Hello David, to answer your comment of How much whey should a person take, it depends on a few factors such as weight and how much protein you already eat. If you are trying to build muscle you should have about 1 gram of protein per Lb of body weight you want to be. For example if you want to be 180 lbs, you need to have 180 grams of protein a day. That includes protein from the foods you eat and protein powders. Also you need to take into consideration when you have protein; your body cannot digest more than 35 grams of protein per sitting. The additional protein does not benefit you and just becomes additional calories, so try and watch your protein intake per sitting to get the best results. Also a few months ago, Consumer Reports came out with a report on Protein powders, stating that some of them may be high in toxic metals. I love Consumer reports and read that magazine frequently, but they failed to mention that yes some protein powders are higher in toxic metals, but many of these metals are not uncommon in the environment, whether it’s caused by pollution, contaminated soil, or naturally occurring. If they did the same test with any vegetable from the supermarket they would also find trace elements of toxic metals so this is not isolated to just protein powder. I do however; take consumer reports research with a grain of salt and try to limit my protein powder consumption to no more than 2 servings a day while getting the rest of my protein from food. I hope this answer helps. Good Luck.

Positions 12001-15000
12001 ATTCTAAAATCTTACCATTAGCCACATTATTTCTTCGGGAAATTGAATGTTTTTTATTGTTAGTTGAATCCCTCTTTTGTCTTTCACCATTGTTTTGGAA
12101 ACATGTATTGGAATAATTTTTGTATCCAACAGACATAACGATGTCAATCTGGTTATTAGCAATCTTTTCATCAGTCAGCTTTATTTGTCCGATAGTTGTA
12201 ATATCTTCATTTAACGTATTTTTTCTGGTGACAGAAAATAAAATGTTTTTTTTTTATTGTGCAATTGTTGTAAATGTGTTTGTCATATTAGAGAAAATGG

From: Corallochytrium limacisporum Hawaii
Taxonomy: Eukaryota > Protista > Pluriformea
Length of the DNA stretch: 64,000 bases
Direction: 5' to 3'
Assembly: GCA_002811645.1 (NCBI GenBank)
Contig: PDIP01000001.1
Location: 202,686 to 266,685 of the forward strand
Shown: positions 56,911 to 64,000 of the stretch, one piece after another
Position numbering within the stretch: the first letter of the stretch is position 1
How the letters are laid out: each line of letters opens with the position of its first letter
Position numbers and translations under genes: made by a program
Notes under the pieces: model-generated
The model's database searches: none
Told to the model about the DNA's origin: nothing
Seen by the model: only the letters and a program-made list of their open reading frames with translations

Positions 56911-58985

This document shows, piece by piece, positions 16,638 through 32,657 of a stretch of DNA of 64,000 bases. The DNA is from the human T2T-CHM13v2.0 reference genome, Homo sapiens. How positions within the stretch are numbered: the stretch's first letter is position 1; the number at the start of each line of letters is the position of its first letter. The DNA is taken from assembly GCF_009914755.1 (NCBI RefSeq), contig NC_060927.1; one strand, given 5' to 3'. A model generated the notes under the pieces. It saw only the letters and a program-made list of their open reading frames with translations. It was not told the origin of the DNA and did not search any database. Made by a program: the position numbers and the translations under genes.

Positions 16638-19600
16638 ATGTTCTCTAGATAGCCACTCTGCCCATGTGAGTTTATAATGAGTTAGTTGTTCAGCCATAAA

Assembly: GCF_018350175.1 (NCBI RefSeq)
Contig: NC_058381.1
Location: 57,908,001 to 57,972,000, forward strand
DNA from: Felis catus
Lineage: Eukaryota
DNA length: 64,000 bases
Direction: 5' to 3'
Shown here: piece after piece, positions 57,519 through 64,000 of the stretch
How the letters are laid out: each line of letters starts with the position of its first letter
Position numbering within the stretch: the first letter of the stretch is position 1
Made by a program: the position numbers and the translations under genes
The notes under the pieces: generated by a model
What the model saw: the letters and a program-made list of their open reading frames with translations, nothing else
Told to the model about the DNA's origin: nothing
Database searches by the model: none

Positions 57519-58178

Whey Protein will actually last much longer (its efficacy) than its expiration date. I agree with the previous comment by Berto, that smelling it can’t help determin if it is still okay to consume. I know that retail stores are mandated by Federal Law to discard it after the expiration date, but that doesn’t mean it is bad or lost its efficacy.
I never thought about how long it lasts before. I guess I’ve been naive and just assumed it could last until there’s nothing left. Good thing it’s not too risky according to this post. I use it somewhat fast anyway, so I feel safe. Thx for the post
Every food item has an expiry date, beyond which it becomes unfit for eating. Strict laws should be introduced to make it mandatory to mention the packing date and expiry date on all packaged food items.
And how much shelf life does whey have before the the xpiry date? I wanna know how much time is there normally between the production and expiry date.
i have purchased Dr. Mercola’s PURE POWER PROTEIN>>>> and what i see on the container is MAG ON 12/29/2011…. its not all that clear. want to know it meaning and if it has expired or not?
Its also possible to add out of date whey powder to dogs/cats food, ofcourse whey should not be in a totally degraded condition. Especially cats need high protein diet but be careful with the serving size! I just recommend consulting a veterinarian before dumping that nutritious powder out of the way, dog/cat shelters could also make use of it.
Protein does not work the way everyone who is not a chemist thinks. Proteins that make you strong or repair muscles or for hair etc are made only in the body by RNA/DNA dynamics. All proteins work from within not from your steak – raw or cooked. You can make protein in a lab but then it must be injected into the muscle or the blood – directly. Like steroids or insulin. There is no “shelf life” for proteins out side a living organism – even in an organism the shelf life can average only 2 days. Oliver